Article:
- Is there any evidence to support this idea?
- What is the evidence for and against it?
- Are there other explanations or viewpoints?
- What is the worst that could happen, and how would I cope?
- What is the best that could happen?
- What outcome is most realistic?
- What is the result of such automatic thinking?
The following questions encourage us to start considering how we can challenge our thinking:
- What would happen if I changed my thinking?
- What would I tell a close friend if they were in this situation?
- What should I do next?
While automatic thoughts may have some supporting evidence, that evidence is typically inadequate and inaccurate and ignores evidence to the contrary.
When ready, ask your client to complete a Thought Record Worksheet, describing:
- A situation that led to unpleasant feelings (e.g., being turned down for a job)
- The negative thoughts that arose (I’m useless)
- The emotions running through your mind (I’m ashamed)
- Your response (blame interviewer, stop applying for jobs)
- A better, more adaptive response (ask for feedback from the interviewer)
Our thinking style is influenced by inherited personality traits, upbringing, and meaningful events and interprets what we experience. Two people can have precisely the same encounter yet respond very differently.
CBT is a practical way to identify and challenge unhelpful thought patterns.
Thought challenging begins with focusing on the most powerful, negative thoughts captured in the TR Worksheet.
Ask your client to complete the first few columns in the Thought Record Worksheet, describing the situation in question. Here again is an example (modified from Wilding, 2015).
|I said “hello” to an old friend, and she ignored me.
|She doesn’t like me anymore since she’s moved up in the world.
|Upset, anger, heaviness
Is there anything you could do differently in the future? For example, rather than jumping to conclusions, challenge your thinking with questions.
|Is there another way to look at this?
|She didn’t see me, or she had other, more important, things on her mind.
|How do I feel now?
|Calmer and more forgiving
With practice, such a change in thinking can become second nature. And the act of challenging thoughts will increasingly become internalized, with no need to write them down.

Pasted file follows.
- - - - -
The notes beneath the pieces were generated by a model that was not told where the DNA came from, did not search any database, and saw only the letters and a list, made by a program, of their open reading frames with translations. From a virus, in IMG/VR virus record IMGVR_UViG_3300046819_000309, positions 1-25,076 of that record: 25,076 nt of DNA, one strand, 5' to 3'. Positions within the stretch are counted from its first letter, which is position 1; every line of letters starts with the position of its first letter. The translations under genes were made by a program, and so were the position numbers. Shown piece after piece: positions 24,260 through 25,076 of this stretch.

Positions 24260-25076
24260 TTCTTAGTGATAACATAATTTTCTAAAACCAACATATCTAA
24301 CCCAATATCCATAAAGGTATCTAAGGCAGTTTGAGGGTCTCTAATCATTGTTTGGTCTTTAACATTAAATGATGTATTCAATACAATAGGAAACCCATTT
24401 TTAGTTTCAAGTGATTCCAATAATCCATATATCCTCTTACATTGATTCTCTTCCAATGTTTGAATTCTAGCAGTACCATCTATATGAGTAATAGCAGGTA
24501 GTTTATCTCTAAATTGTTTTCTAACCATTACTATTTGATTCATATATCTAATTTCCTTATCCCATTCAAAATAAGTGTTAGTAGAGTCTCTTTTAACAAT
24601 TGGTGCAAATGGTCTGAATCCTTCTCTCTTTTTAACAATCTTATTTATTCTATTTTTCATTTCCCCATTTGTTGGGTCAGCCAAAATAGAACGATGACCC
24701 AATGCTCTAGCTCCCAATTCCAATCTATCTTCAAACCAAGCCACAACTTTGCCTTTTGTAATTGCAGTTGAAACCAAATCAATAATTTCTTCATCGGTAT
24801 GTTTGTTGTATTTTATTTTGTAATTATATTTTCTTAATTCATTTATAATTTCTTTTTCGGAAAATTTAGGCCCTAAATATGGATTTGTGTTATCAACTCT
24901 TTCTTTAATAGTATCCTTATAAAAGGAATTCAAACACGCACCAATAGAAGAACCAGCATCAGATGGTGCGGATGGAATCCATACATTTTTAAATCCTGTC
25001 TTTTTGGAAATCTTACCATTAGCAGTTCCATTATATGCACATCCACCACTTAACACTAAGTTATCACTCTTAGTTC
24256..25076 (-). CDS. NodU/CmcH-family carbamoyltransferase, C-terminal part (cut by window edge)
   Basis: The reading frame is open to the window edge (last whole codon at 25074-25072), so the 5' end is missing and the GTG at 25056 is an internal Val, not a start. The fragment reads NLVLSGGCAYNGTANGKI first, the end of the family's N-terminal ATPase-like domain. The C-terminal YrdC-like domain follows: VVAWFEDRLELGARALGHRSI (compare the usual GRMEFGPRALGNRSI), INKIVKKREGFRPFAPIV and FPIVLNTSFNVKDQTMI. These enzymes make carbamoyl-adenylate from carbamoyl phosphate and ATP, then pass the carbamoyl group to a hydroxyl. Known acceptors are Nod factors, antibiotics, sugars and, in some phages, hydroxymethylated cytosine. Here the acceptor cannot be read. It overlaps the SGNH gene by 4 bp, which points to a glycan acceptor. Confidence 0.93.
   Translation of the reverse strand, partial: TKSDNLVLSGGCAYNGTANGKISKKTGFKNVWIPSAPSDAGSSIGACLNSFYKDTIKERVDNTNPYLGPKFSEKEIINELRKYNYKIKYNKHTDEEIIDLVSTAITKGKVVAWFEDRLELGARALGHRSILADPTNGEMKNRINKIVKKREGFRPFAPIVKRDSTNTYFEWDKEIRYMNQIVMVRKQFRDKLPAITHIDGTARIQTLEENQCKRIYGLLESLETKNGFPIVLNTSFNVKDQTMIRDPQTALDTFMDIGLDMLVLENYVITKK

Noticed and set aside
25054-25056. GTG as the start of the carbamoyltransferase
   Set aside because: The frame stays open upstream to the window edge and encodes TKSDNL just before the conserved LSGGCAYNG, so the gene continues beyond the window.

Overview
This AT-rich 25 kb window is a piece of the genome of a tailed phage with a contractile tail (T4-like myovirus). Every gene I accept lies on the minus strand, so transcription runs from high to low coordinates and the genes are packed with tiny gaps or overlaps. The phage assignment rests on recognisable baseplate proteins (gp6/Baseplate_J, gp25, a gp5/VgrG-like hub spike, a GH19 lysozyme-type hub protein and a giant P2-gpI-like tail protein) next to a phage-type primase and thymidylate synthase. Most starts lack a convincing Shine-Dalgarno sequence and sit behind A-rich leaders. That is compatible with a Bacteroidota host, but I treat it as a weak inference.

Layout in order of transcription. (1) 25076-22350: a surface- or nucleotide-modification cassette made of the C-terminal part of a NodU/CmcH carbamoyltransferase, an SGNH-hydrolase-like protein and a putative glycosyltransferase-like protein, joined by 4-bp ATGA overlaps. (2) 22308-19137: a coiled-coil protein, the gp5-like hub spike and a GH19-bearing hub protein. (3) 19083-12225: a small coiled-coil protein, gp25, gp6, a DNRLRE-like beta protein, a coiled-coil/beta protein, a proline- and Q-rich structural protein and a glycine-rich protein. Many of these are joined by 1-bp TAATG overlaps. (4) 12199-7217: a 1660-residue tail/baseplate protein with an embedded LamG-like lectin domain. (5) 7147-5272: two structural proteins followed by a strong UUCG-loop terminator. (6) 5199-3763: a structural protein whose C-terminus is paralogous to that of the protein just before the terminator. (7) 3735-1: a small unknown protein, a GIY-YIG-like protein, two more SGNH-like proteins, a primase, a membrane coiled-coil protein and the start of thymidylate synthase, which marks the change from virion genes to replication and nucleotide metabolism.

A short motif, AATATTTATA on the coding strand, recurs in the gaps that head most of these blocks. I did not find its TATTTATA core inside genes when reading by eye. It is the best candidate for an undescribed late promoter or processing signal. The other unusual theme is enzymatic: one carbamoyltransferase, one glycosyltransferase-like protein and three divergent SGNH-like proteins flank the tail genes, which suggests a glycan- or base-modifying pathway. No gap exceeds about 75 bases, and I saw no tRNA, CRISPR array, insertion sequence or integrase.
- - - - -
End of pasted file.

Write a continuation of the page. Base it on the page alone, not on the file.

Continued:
You don’t need to remove all negative thinking; instead, you are trying to find a more balanced outlook.
When stressed or having a bad day, we are more likely to reject the positives and only see the negatives.
Sally is with her therapist and has already been asked to consider a set of questions similar to those above to evaluate her thought “Bob won’t want to go out with me” (modified from Beck, 2011).
Taking one column at a time, she completes a TR, including percentage scores to indicate likelihood or intensity:
|Thought Record Example
|Friday, August 3, at 3 pm
|Thinking about asking Bob if he wants to go for a coffee
|He won’t want to go with me – 90% (likelihood score)
|Sad – 75% (intensity score)
Sally was then asked to consider what cognitive distortion category her thinking might fall into (in this case, it’s fortune telling or mind reading). She assumed that she knew what Bob was thinking, but she didn’t.
Next, Sally was asked to consider the following set of questions, write down her thoughts, and rate the likelihood (%) of each one:
- What is the evidence that the automatic thought is true?
- Is there a different explanation?
- What’s the worst (and best) that could happen?
- What’s the most likely outcome?
- What’s the effect of believing this automatic thought?
- How could changing my thinking help?
- What should I do about it?
- What would you say to a friend?
- I don’t really know if he wants to go or not (90%).
- He is friendly to me in class (90%).
- The worst that will happen is that he will say no, and I’ll feel bad for a while, but I could talk to my friend Alison about it (90%).
- The best is that he will say yes (100%).
- The most realistic outcome is that he will say he’s busy but still be friendly to me (80%).
- If I keep assuming he doesn’t want to go with me, I won’t ask him at all (100%).
- I should just go up and ask him (50%).
- What’s the big deal anyway (75%)?
Lastly, Sally was asked to rate how much she now believes the automatic thought, how intense her sadness is, and what she would do next.
- Automatic thought – 50%
- Sad (emotion) – 50%
- I’ll ask him
Completing a TR will not remove all negative emotions, but even reducing their impact by a small amount makes the effort worthwhile.